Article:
Monday, January 21, 2008

You can't stop the children of the revolution

Although Dr. Martin Luther King Jr. was killed more than 35 years ago, Julius Edwards does not believe he is truly dead.

"We have a whole bunch of Martin Luther King juniors in this room today," Edwards said, the master of ceremonies and assistant director of Hillbrook Juvenile Detention Center.

Members of the Syracuse community sat scattered among the chair-filled gym of Dr. King Elementary School to observe performances and an address made by political activist Barbara Ransby, all of which commemorated the life and legacy of King.

"If we really want to honor King, we have to honor the legacy of continuing the activism that he gave his life in,” said Ransby, also an assistant professor of African-American studies and history at the University of Illinois at Chicago. “We have to honor King by continuing to challenge and hold up issues of justice in our own time."

Nazjahrik Mosley, 8, recognizes the change King brought to society.

“Back in the old days, laws weren't right so he changed them,” Mosley said. "Whites can go to the same school. He got freedom."

Mosley said he thinks that King means family too. He attended the event with his god-brothers and cousins, who also attend elementary schools in the area.

Family was a theme mentioned, as well as seen, through out the celebration.

Edwards thinks that family plays a vital role in making a difference.

"We hope to encourage young people to follow their dreams,” he said.

Gregory White II, sophomore at Nottingham High School, is already following his dreams, playing music with the Signature Syracuse Jazz Ensemble and aspiring to attend a music college. White, an alto saxophonist that has been playing since fourth grade, performed Oscar Peterson’s “Night Train” and Nat King Cole’s “Route 66” with four other student musicians at the celebration.

"I know playing at this was for a good cause and for the community,” White said. “I always like to play so I'm always going to play anyways."

White has played this annual event in the past and said he enjoys playing this show because he always learns something.

“Since we've been coming here for about four years now, I like the speakers because they really wake me up,” he said. "(Ransby) was good, but I think some people in the past hit it harder."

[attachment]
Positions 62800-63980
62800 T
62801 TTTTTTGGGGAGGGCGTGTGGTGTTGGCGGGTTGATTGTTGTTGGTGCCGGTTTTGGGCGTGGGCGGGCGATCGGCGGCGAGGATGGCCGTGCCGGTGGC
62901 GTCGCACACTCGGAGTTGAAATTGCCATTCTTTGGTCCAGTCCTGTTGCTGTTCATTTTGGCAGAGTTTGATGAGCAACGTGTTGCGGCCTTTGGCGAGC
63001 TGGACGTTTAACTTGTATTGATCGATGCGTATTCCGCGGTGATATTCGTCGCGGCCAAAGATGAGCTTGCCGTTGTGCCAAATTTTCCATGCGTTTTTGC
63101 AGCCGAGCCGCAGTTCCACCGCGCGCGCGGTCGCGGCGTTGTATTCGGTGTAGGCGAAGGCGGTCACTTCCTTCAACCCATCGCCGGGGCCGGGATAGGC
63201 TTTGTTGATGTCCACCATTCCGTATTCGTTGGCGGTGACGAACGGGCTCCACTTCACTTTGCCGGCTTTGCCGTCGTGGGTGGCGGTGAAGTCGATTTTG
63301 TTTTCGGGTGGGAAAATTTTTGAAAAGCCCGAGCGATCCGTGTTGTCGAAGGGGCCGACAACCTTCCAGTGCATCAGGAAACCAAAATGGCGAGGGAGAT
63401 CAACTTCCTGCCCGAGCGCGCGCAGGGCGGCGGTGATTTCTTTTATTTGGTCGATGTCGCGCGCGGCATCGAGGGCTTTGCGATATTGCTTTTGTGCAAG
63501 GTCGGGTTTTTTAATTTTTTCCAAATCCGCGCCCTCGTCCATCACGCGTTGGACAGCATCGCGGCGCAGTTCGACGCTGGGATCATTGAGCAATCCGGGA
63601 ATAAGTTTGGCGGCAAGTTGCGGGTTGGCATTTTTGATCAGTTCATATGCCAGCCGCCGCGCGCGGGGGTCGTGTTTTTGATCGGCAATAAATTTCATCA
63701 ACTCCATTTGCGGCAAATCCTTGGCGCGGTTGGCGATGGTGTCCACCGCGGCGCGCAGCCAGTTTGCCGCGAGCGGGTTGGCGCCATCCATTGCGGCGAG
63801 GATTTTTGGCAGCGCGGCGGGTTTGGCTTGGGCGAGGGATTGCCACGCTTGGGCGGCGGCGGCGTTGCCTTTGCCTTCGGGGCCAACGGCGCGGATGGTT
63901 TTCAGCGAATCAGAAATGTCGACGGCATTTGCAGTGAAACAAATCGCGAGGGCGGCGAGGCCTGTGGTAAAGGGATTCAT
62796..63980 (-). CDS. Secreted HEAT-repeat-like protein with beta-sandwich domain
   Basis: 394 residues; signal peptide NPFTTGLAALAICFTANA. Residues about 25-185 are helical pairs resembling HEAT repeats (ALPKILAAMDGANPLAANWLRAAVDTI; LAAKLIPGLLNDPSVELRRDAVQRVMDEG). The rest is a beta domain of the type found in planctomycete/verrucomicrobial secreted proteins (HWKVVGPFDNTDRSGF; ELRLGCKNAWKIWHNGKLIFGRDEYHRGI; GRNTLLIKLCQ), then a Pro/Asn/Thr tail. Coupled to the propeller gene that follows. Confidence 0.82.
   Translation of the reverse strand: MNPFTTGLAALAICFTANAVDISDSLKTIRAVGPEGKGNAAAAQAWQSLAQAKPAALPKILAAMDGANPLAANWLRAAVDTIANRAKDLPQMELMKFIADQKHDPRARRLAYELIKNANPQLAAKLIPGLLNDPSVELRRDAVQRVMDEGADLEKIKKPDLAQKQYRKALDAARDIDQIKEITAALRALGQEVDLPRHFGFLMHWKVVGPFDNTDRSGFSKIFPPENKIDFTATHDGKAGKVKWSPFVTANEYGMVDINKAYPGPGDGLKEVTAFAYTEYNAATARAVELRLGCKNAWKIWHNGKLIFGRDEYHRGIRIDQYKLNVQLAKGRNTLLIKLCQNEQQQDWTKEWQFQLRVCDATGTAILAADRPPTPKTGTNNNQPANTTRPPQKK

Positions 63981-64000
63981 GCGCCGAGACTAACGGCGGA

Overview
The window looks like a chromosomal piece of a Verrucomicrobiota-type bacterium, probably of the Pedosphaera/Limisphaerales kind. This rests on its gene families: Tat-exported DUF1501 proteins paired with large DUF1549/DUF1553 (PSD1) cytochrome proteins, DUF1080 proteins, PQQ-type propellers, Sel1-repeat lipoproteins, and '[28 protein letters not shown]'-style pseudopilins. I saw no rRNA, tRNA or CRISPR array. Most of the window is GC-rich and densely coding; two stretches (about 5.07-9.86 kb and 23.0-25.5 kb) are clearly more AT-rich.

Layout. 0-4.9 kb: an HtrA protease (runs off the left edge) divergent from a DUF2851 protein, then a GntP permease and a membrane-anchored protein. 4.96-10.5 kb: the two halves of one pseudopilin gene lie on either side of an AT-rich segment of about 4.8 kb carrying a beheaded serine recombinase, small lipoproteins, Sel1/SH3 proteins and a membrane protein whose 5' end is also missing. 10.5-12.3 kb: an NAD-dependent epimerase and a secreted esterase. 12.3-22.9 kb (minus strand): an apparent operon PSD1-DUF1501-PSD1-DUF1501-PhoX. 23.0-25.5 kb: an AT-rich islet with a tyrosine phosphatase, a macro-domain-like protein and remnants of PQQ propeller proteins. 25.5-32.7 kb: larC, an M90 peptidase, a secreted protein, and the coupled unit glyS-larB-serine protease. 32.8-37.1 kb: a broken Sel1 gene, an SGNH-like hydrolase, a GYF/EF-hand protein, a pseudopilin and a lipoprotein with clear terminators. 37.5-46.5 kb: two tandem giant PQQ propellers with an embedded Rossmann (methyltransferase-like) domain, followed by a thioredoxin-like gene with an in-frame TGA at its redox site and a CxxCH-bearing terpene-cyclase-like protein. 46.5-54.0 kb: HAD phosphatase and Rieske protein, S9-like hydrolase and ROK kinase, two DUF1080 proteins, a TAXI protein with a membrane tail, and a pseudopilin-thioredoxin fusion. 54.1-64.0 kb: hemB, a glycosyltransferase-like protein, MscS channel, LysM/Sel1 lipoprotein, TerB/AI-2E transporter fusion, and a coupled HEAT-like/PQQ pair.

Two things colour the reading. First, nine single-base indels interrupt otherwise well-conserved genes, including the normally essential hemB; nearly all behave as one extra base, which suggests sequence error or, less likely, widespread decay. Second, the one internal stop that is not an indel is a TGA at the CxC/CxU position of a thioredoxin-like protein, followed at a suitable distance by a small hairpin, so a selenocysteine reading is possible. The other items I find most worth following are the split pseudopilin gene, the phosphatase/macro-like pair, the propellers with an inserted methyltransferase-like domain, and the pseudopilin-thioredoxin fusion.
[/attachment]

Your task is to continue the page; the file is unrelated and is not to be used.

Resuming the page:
White’s mother Rachielle White came to support her son and hopes he takes away something from today’s event.

"People died and fought really hard for us to have freedoms and we have to remember that,” she said “Education is the key and you know there was a time where you got killed as a black person if you learned how to read or if they found out you knew how to read.”

In addition to the jazz band, the Dr. King Elementary School Drill Team, five students from the Levy Middle School Choir and a soloist from Tucker Missionary Baptist Church Choir were showcased during the two-hour show.

Ms. White said she enjoyed all of the show and plans to also attend Ransby’s keynote speech addressing "King's Challenge: Can We Live Peacefully in a Violent World?" that will be given at 6:30 p.m. at the Carrier Dome.

Ransby reminded the audience that the best way to remember King and those people who fought alongside him is to become an activist.

"Do so with courage and determination in our own abilities,” the historian and award-winning author said. “To do so with our imaginations intact, and to do so demanding truth in a context in which it is becoming a rare commodity."

White said he has started to look at King’s message differently after hearing Ransby’s delivery, and he thinks he can make a difference by embracing his passion.

"Music can make change, music can do a lot,” he said. “I don't know how, but I know that it stands somewhere."

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